Editorial: Incidents show need for cautious holiday driving
The number of orange construction barrels along the nation's roadways may not be plentiful this time of year, but that doesn't necessarily mean that highway workers aren't out and susceptible to careless drivers.
Two West Virginia Division of Highways workers were struck by vehicles in the last week, prompting officials to renew their oft-repeated call for motorists to slow down when they are driving in work zones.
Both workers were hurt while clearing roadside debris left by Superstorm Sandy, a Department of Transportation official told The Daily Mail of Charleston. One accident occurred in Randolph County when a vehicle swerved too closely to where workers were clearing brush. That driver left the scene. The second happened in Nicholas County as a group of trucks passed a DOH work crew. A truck struck a worker who was flagging traffic around the crew, critically injuring him.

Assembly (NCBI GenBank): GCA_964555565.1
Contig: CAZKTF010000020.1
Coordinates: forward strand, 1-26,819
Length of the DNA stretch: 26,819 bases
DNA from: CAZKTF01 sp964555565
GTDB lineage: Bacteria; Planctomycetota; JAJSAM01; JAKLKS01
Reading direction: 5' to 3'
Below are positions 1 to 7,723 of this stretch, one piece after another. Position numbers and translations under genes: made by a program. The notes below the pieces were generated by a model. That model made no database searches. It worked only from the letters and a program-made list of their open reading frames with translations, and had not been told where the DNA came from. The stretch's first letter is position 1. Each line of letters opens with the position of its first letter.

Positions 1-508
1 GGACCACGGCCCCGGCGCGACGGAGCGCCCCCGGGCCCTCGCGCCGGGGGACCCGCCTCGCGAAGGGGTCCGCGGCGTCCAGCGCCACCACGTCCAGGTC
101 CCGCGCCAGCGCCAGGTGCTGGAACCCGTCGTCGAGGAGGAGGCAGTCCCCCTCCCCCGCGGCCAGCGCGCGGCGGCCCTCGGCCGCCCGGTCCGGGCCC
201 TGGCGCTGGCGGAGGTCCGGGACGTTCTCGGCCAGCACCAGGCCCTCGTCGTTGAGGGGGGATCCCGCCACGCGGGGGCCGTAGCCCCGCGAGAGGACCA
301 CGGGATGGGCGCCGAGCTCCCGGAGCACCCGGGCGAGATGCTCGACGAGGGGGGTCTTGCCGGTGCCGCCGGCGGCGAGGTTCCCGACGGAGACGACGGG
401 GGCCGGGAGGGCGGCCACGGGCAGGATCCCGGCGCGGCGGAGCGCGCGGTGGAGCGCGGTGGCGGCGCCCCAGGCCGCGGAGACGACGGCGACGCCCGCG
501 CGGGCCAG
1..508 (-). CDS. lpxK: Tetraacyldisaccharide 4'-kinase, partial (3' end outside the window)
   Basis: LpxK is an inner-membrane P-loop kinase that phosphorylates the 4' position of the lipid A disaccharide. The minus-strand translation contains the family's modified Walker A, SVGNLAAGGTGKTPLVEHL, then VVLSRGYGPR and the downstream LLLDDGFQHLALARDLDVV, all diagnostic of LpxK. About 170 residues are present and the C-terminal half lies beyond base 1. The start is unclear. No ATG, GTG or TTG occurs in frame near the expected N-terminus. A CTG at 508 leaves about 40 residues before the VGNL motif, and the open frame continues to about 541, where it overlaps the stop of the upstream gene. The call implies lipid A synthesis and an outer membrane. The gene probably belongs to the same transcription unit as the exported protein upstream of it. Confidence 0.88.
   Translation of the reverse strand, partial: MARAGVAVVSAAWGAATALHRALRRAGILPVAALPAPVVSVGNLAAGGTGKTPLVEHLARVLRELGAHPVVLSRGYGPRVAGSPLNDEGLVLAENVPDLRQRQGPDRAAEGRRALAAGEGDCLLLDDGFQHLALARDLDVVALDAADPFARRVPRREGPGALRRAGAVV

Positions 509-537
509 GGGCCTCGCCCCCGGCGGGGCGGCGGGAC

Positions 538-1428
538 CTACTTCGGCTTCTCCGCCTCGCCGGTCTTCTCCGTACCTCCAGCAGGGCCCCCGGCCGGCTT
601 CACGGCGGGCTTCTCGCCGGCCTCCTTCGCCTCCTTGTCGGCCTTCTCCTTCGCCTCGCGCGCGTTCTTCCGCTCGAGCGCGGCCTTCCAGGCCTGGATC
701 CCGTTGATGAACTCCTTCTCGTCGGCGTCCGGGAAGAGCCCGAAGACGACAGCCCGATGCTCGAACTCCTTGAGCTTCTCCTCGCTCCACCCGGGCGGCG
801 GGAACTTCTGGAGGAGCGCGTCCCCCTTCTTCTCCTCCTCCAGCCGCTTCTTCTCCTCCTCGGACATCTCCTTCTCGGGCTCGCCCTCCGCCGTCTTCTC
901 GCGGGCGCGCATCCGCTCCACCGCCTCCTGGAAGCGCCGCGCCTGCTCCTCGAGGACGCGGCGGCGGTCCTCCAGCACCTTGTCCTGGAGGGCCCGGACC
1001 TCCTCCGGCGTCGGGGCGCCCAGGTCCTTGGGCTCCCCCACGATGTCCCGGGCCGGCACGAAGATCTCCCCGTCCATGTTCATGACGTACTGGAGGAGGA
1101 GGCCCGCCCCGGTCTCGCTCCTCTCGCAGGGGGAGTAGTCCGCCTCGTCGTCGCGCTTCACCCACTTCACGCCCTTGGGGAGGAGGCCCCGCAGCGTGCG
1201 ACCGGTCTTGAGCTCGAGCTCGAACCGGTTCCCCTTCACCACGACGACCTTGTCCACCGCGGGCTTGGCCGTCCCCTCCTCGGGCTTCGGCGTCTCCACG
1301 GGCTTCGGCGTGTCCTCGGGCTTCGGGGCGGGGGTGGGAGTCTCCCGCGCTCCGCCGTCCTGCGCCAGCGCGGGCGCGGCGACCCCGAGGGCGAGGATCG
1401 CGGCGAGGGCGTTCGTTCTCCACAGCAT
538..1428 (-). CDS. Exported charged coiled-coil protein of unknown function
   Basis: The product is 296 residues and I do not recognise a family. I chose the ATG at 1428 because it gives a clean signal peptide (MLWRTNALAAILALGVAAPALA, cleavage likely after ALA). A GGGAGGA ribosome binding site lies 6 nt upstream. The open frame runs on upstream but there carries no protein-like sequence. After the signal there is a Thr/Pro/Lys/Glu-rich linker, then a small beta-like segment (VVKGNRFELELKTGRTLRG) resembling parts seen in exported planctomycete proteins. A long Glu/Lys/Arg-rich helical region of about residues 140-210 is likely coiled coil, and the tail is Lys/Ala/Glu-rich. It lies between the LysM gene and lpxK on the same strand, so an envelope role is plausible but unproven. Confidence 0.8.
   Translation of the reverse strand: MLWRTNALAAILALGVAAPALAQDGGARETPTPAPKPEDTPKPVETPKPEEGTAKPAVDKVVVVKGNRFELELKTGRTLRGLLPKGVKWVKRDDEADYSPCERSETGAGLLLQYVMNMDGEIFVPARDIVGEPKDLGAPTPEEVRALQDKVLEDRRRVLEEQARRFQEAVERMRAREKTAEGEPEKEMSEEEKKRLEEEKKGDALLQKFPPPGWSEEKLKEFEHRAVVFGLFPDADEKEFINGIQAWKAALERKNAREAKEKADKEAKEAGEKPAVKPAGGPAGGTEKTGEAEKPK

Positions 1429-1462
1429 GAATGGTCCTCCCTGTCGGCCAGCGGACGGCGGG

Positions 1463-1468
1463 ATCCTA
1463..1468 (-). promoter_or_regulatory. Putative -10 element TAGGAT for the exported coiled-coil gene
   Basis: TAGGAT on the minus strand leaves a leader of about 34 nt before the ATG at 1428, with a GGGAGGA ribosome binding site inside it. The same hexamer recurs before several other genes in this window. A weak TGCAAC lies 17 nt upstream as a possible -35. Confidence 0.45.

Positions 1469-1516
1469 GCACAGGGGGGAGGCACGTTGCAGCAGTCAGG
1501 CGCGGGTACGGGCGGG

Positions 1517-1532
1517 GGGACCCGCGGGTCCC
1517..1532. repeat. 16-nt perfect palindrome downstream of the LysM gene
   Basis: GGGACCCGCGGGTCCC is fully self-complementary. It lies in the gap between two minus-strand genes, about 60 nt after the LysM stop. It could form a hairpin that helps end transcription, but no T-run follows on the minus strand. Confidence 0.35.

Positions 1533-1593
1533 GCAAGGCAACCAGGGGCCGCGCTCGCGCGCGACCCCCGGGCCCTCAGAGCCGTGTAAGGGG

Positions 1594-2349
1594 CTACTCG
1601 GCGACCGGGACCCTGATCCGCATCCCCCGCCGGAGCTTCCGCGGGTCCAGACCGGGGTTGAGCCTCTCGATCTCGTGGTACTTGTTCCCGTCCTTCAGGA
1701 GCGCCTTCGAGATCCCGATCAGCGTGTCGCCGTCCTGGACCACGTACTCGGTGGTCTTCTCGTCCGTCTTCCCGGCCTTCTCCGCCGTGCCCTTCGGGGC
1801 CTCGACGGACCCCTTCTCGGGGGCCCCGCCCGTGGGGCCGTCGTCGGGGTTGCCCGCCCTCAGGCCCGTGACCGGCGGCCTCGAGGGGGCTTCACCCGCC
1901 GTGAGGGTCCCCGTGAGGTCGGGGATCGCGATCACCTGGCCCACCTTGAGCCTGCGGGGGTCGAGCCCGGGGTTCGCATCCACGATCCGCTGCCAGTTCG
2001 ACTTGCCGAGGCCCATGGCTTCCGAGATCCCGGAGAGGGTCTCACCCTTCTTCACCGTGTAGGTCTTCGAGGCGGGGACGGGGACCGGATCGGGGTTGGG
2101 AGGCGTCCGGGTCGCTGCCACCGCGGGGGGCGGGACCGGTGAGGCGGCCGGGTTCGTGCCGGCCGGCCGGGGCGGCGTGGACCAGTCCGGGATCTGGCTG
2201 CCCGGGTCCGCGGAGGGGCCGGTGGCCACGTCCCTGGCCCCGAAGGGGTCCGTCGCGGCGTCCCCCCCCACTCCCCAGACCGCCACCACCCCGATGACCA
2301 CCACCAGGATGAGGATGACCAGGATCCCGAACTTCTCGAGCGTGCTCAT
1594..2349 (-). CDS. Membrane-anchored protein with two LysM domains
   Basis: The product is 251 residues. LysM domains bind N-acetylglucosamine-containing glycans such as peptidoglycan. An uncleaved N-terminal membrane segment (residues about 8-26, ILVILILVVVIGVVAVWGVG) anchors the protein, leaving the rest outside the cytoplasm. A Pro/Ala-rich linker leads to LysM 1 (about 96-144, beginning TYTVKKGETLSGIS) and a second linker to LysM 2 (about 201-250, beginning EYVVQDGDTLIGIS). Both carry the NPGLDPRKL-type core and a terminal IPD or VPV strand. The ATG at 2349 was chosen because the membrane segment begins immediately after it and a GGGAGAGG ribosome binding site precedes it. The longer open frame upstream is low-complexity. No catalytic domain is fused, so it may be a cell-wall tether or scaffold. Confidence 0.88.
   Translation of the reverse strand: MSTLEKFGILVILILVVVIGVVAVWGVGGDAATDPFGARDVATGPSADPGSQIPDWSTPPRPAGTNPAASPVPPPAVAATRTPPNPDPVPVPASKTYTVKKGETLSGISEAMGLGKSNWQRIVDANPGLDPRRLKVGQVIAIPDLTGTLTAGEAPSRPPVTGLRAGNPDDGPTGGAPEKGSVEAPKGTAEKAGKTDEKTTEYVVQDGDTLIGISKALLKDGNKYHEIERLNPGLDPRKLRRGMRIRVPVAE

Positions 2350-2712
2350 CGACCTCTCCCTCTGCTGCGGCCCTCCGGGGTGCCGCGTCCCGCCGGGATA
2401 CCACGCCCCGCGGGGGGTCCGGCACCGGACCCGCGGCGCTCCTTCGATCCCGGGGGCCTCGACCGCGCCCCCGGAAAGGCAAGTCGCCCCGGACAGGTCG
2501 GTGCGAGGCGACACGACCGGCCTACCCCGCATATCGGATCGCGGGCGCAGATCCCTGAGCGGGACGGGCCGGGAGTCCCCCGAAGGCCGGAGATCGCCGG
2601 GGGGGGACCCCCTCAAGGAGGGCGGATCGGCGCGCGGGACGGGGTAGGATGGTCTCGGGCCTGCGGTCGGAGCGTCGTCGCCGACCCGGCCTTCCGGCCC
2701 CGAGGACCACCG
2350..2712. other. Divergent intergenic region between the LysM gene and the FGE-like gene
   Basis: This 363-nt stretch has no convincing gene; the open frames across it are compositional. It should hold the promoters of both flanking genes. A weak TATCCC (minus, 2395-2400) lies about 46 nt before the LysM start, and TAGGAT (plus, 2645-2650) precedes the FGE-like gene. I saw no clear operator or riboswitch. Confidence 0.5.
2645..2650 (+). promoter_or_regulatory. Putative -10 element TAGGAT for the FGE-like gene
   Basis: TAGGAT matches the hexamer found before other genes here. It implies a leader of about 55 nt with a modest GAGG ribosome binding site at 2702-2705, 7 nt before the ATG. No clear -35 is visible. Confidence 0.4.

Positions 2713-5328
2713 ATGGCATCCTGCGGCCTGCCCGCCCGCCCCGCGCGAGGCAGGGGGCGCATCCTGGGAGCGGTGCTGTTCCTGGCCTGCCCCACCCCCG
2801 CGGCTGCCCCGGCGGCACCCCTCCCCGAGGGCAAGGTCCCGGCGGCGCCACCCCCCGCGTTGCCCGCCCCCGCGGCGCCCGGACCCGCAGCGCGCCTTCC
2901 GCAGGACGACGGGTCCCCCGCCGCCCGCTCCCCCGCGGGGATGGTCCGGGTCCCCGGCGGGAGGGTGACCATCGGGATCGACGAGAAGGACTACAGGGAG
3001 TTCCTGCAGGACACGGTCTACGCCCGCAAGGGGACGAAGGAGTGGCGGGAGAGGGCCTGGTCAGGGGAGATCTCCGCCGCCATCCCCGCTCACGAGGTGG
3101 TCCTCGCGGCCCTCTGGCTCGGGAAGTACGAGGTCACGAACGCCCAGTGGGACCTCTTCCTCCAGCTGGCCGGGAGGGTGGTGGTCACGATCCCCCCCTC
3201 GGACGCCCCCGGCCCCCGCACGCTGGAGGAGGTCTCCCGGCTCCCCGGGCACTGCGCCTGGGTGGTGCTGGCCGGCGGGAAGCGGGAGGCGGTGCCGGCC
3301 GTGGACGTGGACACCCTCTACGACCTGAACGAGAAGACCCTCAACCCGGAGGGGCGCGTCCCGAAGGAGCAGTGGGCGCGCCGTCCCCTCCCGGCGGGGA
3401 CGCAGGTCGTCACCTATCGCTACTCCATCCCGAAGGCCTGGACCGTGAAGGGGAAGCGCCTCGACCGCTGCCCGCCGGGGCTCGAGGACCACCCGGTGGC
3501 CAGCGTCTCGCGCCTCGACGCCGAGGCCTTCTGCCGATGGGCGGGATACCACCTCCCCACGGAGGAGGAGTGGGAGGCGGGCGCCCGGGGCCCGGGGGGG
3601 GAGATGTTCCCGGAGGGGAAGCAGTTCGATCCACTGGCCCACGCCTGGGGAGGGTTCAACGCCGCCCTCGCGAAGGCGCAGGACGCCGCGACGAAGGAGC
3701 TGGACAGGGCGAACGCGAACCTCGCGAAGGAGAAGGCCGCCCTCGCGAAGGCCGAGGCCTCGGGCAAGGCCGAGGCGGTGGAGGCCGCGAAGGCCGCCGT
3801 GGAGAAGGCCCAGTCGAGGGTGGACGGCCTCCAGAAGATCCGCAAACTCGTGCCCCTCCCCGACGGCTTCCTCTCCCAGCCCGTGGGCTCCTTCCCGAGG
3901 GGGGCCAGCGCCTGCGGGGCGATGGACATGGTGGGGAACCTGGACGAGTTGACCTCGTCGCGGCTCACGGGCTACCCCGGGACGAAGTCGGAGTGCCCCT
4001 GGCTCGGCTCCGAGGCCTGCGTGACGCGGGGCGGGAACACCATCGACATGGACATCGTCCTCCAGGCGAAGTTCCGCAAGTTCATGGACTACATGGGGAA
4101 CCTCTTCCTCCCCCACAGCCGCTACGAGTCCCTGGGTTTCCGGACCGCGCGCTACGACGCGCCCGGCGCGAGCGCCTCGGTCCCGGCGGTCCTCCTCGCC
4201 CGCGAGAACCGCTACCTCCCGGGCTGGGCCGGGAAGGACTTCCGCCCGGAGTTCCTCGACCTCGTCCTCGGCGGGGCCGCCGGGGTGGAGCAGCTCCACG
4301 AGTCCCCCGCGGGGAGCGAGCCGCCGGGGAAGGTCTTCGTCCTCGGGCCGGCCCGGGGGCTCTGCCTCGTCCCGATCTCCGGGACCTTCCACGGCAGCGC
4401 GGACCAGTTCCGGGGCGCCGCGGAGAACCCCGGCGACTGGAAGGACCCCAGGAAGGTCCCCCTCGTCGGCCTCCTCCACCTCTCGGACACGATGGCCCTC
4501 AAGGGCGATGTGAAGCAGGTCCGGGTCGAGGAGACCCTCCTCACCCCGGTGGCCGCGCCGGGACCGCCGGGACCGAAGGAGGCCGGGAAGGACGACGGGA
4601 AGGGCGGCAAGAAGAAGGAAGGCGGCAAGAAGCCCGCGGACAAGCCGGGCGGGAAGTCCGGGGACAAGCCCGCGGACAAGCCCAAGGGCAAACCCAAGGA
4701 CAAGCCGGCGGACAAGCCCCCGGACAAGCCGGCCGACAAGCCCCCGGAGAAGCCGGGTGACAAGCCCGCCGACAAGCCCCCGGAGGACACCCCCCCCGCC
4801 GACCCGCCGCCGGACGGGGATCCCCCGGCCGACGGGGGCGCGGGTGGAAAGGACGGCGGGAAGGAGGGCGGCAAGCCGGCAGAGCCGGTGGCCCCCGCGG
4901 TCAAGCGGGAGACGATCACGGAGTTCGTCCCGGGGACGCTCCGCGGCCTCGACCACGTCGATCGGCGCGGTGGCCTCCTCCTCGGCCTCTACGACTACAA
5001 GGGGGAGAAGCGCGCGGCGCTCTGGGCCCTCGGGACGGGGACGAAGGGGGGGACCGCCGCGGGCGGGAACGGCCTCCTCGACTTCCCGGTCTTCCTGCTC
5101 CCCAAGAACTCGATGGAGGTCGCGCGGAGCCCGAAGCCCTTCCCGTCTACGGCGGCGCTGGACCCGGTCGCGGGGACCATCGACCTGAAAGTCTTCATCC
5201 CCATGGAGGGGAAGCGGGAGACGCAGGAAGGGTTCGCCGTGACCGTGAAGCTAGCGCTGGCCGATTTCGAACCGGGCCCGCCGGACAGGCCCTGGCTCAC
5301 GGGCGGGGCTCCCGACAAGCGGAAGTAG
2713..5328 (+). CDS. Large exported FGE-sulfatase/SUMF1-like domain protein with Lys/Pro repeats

A highways spokesman said both incidents could have been avoided if drivers had simply slowed down.
In their wake, Transportation Secretary Paul Mattox issued this plea: "It is crucial that all drivers slow down and stay alert when entering work zones. Obeying the signs and staying aware of your surroundings will ensure the safety of everyone."
As millions of motorists head out on the highways for Thanksgiving and later holidays at the end of the year, that is good advice for all to follow.
Driving in work zones requires an abundance of caution for safety's sake, but with many roadways likely to be crowded in the days and weeks ahead, being alert and avoiding excess speed will be crucial at all times and not just in work zones.
If we all drive carefully, we'll all be safer and more likely to avoid tragedies during this holiday season.